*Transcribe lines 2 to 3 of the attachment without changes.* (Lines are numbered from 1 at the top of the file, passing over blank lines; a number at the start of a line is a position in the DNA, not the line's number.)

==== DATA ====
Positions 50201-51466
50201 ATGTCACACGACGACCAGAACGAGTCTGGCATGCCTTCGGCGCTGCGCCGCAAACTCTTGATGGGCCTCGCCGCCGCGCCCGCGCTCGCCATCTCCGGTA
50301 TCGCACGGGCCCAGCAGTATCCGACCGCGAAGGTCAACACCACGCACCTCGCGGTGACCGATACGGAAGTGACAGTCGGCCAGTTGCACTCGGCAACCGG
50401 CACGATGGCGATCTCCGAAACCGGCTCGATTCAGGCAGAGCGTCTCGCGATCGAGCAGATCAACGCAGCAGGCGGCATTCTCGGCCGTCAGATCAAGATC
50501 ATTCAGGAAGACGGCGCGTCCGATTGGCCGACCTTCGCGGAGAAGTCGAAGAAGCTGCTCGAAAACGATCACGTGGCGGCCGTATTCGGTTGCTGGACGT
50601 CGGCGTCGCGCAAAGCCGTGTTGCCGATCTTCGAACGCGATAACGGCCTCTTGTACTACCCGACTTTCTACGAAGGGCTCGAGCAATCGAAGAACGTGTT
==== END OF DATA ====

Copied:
50201 ATGTCACACGACGACCAGAACGAGTCTGGCATGCCTTCGGCGCTGCGCCGCAAACTCTTGATGGGCCTCGCCGCCGCGCCCGCGCTCGCCATCTCCGGTA
50301 TCGCACGGGCCCAGCAGTATCCGACCGCGAAGGTCAACACCACGCACCTCGCGGTGACCGATACGGAAGTGACAGTCGGCCAGTTGCACTCGGCAACCGG